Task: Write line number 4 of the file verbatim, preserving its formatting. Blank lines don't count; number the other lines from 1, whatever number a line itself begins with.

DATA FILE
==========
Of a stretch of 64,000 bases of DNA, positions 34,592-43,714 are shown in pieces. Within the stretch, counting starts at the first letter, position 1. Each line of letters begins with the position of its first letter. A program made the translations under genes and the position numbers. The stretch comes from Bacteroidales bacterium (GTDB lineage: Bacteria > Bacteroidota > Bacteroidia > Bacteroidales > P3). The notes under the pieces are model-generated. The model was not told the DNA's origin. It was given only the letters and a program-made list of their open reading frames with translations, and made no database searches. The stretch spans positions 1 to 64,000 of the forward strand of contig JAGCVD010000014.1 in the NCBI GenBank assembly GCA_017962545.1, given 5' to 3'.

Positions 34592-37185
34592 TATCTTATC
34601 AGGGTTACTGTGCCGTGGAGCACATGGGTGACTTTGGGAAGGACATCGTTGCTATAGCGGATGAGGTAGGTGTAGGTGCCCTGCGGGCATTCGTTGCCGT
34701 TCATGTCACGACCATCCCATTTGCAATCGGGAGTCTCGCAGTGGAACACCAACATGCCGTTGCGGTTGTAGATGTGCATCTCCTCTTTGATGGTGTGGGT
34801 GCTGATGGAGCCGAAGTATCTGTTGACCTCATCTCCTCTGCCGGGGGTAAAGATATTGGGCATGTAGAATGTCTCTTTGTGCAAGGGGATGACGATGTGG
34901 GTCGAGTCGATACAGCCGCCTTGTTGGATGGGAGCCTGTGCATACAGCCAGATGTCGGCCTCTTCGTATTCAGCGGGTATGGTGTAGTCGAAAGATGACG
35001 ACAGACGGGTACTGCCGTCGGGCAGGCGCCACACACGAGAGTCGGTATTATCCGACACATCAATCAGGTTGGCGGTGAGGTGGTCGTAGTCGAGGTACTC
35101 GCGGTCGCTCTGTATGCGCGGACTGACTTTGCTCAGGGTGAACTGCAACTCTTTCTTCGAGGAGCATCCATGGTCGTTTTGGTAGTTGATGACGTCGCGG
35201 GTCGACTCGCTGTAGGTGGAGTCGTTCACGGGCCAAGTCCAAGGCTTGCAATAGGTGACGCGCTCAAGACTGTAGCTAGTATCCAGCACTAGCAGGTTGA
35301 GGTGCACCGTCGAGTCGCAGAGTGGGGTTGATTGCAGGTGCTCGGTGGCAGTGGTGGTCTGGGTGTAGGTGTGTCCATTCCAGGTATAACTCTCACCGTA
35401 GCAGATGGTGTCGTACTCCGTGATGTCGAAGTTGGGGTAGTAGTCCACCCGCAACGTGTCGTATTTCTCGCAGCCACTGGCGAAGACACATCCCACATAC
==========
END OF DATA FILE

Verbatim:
34601 AGGGTTACTGTGCCGTGGAGCACATGGGTGACTTTGGGAAGGACATCGTTGCTATAGCGGATGAGGTAGGTGTAGGTGCCCTGCGGGCATTCGTTGCCGT